Alabama faces a shortage of 200,000 highly skilled workers to fulfill industry job predictions by 2025 unless it aligns workforce development programs and collaborations between business and education with what employers will need, said the Business Education Alliance in a report released today.
As Alabama shifts away from an industrial-based to knowledge-based economy, the BEA report stated, 60% of the working population will need to attain college-level degrees or credentials to qualify for jobs in 2025. Data for 2017 showed that 43% of the Alabama workforce possessed a college degree or other post-secondary education. Read more.
Charlemagne Records has been open for more than four decades. But at the end of the year, the store is set to close. Like many brick-and-mortar music retailers, Charlemagne has struggled with sales in the digital age. Read more.
A new project would connect Birmingham’s City Center to neighborhoods in the northwest quadrant that are currently separated from downtown by I-65 and I-59/20.
Urban Impact Inc. and REV Birmingham announced the proposal Tuesday in conjunction with Birmingham’s City Center Master Plan. The proposal seeks to find a consultant to develop a plan to connect the city center to northwest neighborhoods such as Fountain Heights and Smithfield.
Ivan Holloway, executive director of Urban Impact, said these neighborhoods are key to the development of Birmingham’s City Center and the Innovation District. Read more.
The Birmingham City Council voted Tuesday to name Five Points South an “entertainment district,” making it one of only three areas in the city where it’s legal to drink alcohol in public.
The effort was spearheaded by the Five Points Alliance, a consortium of neighborhood business owners and residents. John Boone, the alliance’s vice president, told the council that the ordinance would help the alliance with planning large community events, such as the annual St. Patrick’s Day parade and Taste of Five Points food festival. Read more.
Mississippi-based internet service provider C Spire announced it will expand current broadband infrastructure throughout Alabama to improve access to rural areas and faster fiber optic cables. Read more.
Birmingham Mayor Randall Woodfin marked the halfway point of his first term in office Tuesday evening with a presentation highlighting his administration’s accomplishments and broadly gesturing toward his plans for the next two years.
Tuesday’s event, which took place at the downtown Birmingham venue Haven, followed a similar presentation that took place in March, also titled “The Big Picture.” Both events were intended to provide an update on the Woodfin administration’s strategic initiatives. But while March’s event featured presentations from a slew of city officials, Tuesday night’s presentation centered on a half-hour speech from Woodfin. Read more.
Jefferson County Commission President Jimmie Stephens used the commission’s committee meeting today as a platform to dispel the misconception that county government is raising property taxes through reappraisals.
“There’s a misconception that the county commission is responsible for this and I want everyone to be clear that the county commission is not responsible for this,” Stephens said. “This is a state function.”
However, county employees do conduct the property appraisals, Stephens said. Property values assigned by the county’s Board of Equalization reflect property sales activity in the market, the chairwoman of the board said. Read more.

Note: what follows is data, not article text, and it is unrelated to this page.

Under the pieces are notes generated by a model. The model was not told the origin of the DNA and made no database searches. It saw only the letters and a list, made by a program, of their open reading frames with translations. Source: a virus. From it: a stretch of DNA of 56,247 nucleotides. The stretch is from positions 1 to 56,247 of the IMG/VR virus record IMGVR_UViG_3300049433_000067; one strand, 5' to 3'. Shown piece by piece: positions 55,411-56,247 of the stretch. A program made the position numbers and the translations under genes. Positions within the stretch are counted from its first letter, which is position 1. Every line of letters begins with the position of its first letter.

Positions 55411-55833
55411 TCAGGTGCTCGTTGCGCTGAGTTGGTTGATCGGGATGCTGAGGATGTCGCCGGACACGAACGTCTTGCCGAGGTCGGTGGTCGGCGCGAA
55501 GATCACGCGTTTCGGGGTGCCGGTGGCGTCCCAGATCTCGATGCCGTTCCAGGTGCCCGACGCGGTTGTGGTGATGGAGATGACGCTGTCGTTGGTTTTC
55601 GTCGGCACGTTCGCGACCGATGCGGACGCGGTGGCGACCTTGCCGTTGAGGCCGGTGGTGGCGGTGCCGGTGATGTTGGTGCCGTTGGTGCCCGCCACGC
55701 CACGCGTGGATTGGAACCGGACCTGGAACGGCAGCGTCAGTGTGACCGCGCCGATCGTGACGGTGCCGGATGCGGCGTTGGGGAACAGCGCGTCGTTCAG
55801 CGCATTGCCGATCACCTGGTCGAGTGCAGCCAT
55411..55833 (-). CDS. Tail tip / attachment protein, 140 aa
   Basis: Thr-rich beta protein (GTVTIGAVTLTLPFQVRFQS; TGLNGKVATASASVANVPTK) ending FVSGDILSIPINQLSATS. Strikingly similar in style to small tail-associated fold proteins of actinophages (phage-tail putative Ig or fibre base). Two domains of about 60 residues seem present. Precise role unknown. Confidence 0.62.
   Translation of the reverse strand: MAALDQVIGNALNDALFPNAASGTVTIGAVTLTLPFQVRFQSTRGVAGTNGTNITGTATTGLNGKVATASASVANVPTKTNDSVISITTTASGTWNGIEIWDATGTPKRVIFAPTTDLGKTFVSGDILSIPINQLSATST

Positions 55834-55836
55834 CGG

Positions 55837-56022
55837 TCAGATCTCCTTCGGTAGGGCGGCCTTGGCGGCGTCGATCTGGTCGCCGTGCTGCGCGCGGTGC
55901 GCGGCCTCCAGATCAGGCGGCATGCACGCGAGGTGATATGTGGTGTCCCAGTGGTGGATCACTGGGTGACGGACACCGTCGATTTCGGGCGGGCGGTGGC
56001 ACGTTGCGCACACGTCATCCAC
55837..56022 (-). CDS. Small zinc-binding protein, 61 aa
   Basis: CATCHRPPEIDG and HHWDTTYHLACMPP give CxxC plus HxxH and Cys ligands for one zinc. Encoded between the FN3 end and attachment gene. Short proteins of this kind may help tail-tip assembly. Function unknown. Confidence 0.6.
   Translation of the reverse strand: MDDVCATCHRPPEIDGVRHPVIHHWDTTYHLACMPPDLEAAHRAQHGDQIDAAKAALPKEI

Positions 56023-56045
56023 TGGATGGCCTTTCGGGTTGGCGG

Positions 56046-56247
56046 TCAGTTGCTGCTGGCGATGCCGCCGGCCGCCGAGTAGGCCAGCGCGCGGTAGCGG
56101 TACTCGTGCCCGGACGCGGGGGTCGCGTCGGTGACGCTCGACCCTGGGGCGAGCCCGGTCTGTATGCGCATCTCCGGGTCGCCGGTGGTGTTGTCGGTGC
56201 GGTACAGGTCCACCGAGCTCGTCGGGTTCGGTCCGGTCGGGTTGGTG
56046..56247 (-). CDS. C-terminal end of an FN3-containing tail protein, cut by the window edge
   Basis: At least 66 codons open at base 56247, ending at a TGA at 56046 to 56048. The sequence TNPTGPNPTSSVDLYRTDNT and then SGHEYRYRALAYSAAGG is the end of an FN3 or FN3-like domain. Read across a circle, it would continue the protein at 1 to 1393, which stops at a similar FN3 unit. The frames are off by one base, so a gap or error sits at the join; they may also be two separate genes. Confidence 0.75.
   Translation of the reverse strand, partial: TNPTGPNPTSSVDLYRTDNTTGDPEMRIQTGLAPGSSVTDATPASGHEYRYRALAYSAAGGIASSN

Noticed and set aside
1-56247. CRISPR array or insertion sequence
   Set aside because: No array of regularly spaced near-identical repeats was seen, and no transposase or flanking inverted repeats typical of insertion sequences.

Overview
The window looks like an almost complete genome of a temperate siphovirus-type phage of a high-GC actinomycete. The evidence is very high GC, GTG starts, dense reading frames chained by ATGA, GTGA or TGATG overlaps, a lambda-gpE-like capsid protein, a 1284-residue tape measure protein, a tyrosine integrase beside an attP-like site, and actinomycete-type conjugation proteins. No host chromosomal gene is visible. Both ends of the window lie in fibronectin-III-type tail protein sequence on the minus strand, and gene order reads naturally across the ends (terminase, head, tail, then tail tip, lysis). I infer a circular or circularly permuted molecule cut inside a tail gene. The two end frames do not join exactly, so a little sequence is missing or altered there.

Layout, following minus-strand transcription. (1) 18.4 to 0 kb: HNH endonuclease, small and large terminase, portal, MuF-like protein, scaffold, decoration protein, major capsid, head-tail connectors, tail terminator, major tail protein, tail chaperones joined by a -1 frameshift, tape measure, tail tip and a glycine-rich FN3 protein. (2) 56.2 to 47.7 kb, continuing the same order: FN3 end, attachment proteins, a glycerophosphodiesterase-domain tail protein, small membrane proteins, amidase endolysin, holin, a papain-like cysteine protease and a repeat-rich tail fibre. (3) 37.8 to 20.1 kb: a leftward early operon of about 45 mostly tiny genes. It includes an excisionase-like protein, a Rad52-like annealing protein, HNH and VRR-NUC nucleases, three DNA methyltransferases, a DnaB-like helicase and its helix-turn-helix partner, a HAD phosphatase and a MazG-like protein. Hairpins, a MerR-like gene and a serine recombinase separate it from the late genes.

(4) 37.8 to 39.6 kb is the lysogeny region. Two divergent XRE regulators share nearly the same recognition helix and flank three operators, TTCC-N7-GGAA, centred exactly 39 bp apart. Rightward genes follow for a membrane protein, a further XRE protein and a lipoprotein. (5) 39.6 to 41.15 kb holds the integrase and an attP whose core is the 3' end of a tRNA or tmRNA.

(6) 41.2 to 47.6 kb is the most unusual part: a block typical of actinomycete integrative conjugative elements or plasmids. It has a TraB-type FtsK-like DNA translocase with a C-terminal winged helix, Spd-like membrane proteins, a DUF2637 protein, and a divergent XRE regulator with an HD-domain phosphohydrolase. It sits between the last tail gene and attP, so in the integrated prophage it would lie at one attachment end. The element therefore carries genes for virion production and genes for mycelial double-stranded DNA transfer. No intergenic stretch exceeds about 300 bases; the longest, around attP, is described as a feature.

The Birmingham City Council voted Tuesday to approve $680,949.46 in program funding for seven local organizations as part of Mayor Randall Woodfin’s Building Opportunities for Lasting Development initiative.
Adah International, the Birmingham Business Alliance, the Birmingham Business Resource Center, Jefferson State Community College, REV Birmingham, the Salvation Army, and the Women’s Fund of Greater Birmingham were the beneficiaries in Bold’s second year, following approval of the program’s “inaugural class” last November.
Several of the projects will help small businesses, with a focus on women-owned, minority-owned and disadvantaged businesses, while others will support underprivileged mothers and children and help residents improve their work skills. Read more.
Cyber Monday took on new meaning for residents of Birmingham’s Titusville Community with the ribbon-cutting of a STEM lab at Memorial Park Recreation Center.
The six-computer lab is courtesy of a $10,000 contribution from DC Blox, which opened its data storage center across the street in July.
Jeff Uphues, CEO of DC Blox, said he wasn’t in charge of the scheduling of Monday’s event but is glad the day had finally arrived.
“So much of our lives are driven by technology,” Uphues said. “This is just an example and a testament to what’s going on in the community to Titusville, a testament to the city of Birmingham and then the county. Everything that’s going on here is wonderful.”
The STEM lab is the result of DC Blox’s desire to do something for the community. Access to computer hardware, software and instruction was determined to be what the area wanted to provide a boost to area youth. Uphues said more than 800 youth are estimated to live in the Titusville Community and as many as 4,500 are within walking distance.
While the STEM lab is aimed at aiding children, the vision is broader, providing instruction to prepare young adults for the job market, for example. Read more.
Birmingham Water Works customers will have slightly higher monthly water bills starting in January 2020. The Birmingham Water Works Board voted 5-1 Tuesday in favor of a 3.9% rate increase. Rick Jackson, spokesman for the Water Works Board, says the increase is necessary to maintain a viable water system and replace 100-year-old water mains. Read more.